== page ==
Home automation has taken the world by storm, and South Africa is swiftly following suit. It’s easy to see why, as tomorrow’s tech-savvy consumers can control energy efficiency, ensure safety, and reduce their carbon footprint conveniently from the palm of their hands, thanks to the Internet of Things (IoT).
“The world has embraced the Fourth Industrial Revolution, which has changed the way people manage their daily lives,” said Charl Osborne, organisational head at CBI-electric: low voltage, a local manufacturer of low voltage electrical distribution, protection and control equipment.
While there is a gap in the South African market of home automation devices, there are companies that offer smart controllers, isolators, and smart plugs – all managed using a mobile application on smartphones.
According to Osborne, here are five ways smart devices are revolutionising home automation:
1. Improve energy efficiency
In the past, South Africans have had relatively little control over their electricity usage, aside from choosing energy-efficient appliances. Now they can proactively manage their demand and easily schedule their peak power use while also reducing their impact on the environment. This is especially important as Eskom has predicted more power cuts for the next 10 months.
This can be done through schedules controlled with a smartphone or tablet. Scheduling can be set for different days of the week, with automation according to time, weather and more. Electricity usage is displayed in daily graphs and monthly usage on the app.
2. Minimise costs
As energy prices increase, South Africans are feeling stretched with their budgets. The cost of electricity has doubled in the past decade with another 15.06% increase expected in 2022. For maximum energy savings, smart devices can control when power-intensive appliances are run – such as air conditioners, geysers, and heaters – so that consumers benefit from the comfort they offer while minimising costs. Additionally, appliances that are not in use but still plugged in the wall can still use electricity, costing South Africans unnecessary money. With smart devices, users can turn off these products from the palm of their hands to ensure they aren’t wasting money on electricity that isn’t being used.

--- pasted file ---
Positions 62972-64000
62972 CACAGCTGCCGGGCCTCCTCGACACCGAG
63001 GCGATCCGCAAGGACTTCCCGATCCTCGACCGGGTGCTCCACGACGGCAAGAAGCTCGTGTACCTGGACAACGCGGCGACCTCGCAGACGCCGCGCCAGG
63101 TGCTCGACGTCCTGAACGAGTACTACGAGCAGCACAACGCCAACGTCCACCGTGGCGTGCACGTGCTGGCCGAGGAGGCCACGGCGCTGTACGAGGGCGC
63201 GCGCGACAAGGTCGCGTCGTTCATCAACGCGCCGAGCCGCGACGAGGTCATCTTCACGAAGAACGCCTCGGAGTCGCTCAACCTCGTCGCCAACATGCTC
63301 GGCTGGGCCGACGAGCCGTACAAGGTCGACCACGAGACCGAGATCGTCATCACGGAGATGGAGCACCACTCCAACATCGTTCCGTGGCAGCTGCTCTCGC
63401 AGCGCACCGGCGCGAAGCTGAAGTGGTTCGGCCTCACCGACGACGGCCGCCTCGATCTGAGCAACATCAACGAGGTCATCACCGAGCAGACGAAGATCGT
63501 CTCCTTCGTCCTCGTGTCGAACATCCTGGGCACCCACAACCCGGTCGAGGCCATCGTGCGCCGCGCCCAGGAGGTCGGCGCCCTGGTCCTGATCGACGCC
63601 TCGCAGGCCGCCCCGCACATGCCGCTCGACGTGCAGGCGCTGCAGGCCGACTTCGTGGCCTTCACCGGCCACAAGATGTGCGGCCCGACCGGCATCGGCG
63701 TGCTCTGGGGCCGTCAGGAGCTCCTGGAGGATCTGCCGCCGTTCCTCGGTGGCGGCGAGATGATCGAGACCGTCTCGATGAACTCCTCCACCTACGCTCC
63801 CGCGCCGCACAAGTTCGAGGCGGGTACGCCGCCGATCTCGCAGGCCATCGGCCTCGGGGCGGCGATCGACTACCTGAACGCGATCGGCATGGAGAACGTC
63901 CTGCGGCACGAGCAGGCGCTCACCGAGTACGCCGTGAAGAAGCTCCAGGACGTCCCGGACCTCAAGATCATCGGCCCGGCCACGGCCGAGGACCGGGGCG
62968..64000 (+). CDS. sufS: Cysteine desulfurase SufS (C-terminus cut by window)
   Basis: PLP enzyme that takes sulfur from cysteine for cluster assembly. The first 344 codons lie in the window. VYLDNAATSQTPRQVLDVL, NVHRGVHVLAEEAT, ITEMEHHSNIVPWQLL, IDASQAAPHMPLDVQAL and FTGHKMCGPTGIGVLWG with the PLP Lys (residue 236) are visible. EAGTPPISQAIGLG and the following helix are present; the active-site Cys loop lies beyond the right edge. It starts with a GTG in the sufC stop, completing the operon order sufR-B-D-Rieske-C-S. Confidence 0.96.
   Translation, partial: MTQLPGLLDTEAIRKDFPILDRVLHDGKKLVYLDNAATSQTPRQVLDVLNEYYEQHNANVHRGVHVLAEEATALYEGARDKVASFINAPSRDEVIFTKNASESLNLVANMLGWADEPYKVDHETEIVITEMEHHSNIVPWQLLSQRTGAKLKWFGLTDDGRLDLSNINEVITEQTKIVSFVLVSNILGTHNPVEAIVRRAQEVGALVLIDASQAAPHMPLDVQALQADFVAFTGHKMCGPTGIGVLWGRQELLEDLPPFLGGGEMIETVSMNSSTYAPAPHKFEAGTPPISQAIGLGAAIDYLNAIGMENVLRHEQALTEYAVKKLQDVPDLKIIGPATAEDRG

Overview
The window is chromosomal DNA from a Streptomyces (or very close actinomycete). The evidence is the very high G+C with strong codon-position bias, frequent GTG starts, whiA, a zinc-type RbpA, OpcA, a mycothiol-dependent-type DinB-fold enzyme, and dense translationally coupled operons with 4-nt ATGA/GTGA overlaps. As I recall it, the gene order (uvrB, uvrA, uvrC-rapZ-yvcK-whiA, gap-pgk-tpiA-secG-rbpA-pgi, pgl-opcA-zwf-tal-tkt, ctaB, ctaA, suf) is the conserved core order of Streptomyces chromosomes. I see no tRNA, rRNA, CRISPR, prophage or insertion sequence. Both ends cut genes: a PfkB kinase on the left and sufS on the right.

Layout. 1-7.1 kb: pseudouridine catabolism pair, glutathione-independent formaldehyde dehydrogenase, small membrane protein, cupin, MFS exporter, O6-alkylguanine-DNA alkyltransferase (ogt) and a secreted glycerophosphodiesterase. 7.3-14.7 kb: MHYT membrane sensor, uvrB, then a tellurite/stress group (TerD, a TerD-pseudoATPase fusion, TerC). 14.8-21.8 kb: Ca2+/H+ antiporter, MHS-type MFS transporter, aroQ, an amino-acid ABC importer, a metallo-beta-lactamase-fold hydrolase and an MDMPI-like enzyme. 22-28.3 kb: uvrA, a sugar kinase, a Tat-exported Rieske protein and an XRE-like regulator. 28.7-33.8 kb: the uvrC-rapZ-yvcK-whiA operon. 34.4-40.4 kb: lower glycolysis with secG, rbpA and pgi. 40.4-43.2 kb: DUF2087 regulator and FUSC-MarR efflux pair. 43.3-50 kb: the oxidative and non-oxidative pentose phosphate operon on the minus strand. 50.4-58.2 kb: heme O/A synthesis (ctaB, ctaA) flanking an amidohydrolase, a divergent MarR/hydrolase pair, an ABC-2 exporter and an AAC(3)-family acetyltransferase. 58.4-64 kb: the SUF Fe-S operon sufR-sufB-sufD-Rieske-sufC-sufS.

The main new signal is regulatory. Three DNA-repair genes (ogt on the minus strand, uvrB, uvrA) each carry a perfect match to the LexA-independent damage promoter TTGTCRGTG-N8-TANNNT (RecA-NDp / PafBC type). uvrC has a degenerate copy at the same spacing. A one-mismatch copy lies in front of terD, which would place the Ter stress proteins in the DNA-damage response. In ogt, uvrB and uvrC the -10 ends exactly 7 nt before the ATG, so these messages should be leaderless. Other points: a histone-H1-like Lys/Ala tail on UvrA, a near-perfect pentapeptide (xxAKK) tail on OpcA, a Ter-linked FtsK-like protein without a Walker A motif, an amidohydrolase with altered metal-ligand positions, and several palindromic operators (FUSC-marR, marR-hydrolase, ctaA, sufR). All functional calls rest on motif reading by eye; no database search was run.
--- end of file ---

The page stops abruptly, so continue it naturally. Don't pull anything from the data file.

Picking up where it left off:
Consumers can also use smart devices to automate their homes or turn off geysers while on holiday.
4. Set safety measures
Many people can relate to the anxiety of wondering whether they’ve turned off fire-hazards such as heaters, irons, and electric blankets when they’ve left the house. Now they can use the app to see whether these appliances are still switched on and effectively turn them off at the wall if and when necessary.
For home security, users can also take precautionary measures by switching on lights when needed.
5. Customised requirements
Some automation devices allow for multiple on and off programs and have manual by-pass capabilities with maximum control.
As some of the devices work with already-installed electrical infrastructure, they allow users to decide which product to install first according to their needs with no added costs. For example, if they want to tackle the heaviest electricity usage first.